A promising young doctor, whose first book about becoming a pediatrician was hailed by Kirkus Reviews as "making the future of medicine seem brighter", now brings us into the lives of children and parents whom we all too readily reduce to statistics, to headlines, and to the purview of dispassionate bureaucracies. Soon after Claire McCarthy chose to practice medicine in one of Boston's inner-city health clinics, she realized that she might as well have moved to another country-- for the world within the Martha Eliot Health Center was unlike anything she had ever experienced.
Written with the authenticity that only a doctor in the field could evoke, "Everyone's Children" introduces us to youngsters who, despite their poverty, are full of faith, hope, and potential. Through Dr. McCarthy's eyes, we meet young men and women struggling to overcome drug abuse. We cry along with a sobbing child who clings to the foster mother she has known only two short days. We meet the young mother of a seriously ill child, whose life is complicated by an abusive boyfriend. And we are amazed and uplifted by families who thrive simply because they consider themselves lucky-- not poor.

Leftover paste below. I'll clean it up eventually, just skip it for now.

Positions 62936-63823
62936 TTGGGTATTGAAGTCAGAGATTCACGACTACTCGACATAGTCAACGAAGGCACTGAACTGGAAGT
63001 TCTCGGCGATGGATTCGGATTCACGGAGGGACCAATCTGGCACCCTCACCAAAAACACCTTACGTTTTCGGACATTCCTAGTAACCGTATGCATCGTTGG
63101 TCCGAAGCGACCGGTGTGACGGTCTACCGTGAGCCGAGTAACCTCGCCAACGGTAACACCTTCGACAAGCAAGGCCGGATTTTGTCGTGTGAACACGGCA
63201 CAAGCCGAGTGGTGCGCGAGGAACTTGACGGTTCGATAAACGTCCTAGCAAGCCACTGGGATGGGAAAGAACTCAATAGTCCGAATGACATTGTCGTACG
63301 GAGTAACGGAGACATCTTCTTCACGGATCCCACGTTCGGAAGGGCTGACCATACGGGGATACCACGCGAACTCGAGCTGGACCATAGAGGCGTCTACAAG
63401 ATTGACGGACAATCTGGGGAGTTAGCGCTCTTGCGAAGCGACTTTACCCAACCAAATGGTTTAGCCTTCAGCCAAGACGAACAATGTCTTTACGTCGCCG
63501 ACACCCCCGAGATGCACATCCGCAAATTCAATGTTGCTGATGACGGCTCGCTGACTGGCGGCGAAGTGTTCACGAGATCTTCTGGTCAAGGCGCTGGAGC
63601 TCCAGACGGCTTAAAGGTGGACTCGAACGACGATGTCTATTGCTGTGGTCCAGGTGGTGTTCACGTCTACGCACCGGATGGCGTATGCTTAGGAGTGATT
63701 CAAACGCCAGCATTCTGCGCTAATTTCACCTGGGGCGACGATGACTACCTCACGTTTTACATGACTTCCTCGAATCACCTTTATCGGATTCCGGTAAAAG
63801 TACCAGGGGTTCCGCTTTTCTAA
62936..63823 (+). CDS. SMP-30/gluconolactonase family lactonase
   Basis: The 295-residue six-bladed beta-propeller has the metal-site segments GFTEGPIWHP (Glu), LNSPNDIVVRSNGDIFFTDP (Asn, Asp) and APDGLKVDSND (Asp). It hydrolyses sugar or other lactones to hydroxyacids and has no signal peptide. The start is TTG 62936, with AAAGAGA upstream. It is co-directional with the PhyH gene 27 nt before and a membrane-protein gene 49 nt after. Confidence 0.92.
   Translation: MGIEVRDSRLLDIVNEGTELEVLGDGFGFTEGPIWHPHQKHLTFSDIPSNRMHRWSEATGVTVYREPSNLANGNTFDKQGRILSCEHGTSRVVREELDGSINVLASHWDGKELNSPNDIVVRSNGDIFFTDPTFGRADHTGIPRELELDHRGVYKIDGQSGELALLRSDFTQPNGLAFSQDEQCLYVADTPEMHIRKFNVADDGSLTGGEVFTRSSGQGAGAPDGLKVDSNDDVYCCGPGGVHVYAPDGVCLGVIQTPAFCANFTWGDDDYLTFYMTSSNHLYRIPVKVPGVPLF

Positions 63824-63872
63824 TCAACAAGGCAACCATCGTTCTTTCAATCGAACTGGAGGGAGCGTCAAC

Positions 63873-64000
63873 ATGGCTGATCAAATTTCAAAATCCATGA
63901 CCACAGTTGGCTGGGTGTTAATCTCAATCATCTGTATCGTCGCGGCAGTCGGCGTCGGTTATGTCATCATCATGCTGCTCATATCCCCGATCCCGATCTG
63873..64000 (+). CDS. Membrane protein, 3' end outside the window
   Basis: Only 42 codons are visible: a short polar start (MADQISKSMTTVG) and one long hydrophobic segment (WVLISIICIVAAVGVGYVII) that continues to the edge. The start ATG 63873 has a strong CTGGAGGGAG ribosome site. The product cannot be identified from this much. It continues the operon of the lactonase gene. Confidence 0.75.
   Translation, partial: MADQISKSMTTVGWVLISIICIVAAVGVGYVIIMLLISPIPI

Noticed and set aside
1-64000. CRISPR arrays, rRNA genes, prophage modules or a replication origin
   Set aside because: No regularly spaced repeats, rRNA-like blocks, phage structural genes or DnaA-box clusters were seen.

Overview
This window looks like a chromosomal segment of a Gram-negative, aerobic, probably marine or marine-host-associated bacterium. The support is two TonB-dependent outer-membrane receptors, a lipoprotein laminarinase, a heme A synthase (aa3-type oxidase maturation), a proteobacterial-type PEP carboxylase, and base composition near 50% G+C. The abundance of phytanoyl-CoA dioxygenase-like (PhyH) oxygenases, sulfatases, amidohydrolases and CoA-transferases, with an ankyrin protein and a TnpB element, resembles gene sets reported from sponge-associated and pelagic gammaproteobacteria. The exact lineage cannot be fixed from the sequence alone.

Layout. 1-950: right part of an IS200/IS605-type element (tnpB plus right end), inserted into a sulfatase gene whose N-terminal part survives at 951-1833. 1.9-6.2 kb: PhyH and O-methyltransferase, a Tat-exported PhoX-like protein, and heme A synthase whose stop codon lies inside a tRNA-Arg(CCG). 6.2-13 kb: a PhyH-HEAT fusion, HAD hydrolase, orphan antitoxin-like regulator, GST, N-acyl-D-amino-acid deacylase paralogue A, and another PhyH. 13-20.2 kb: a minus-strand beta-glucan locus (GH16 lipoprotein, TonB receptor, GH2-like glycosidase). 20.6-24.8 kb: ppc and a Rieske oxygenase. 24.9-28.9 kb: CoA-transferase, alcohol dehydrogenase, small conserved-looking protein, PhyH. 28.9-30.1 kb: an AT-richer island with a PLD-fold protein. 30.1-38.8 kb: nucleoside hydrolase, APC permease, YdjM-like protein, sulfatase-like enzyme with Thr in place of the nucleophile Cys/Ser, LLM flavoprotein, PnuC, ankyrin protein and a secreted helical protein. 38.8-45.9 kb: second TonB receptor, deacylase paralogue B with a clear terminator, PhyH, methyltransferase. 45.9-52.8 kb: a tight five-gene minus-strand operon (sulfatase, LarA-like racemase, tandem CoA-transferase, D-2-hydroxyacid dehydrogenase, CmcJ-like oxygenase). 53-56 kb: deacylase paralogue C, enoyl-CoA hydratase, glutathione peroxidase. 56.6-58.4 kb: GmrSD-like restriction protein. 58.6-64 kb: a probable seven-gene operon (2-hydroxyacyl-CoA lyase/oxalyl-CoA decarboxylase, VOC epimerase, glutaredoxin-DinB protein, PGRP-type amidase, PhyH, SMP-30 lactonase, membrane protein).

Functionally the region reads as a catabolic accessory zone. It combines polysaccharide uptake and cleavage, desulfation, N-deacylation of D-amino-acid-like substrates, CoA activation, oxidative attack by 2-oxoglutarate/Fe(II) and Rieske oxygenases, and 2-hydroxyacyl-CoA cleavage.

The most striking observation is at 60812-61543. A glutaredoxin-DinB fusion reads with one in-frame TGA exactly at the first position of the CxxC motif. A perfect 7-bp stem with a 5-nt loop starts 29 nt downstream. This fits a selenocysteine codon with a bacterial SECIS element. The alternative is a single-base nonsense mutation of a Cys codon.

Writing with unaffected grace and wisdom, this young doctor shows us how all of our lives-- privileged and poor-- are an unnerving mix of the predictable and the utterly unexpected. "Everyone's Children" sets forth no prescriptions or policies. Instead, it paints a portrait of children who are, in fact, everyone's children because they are everyone's future.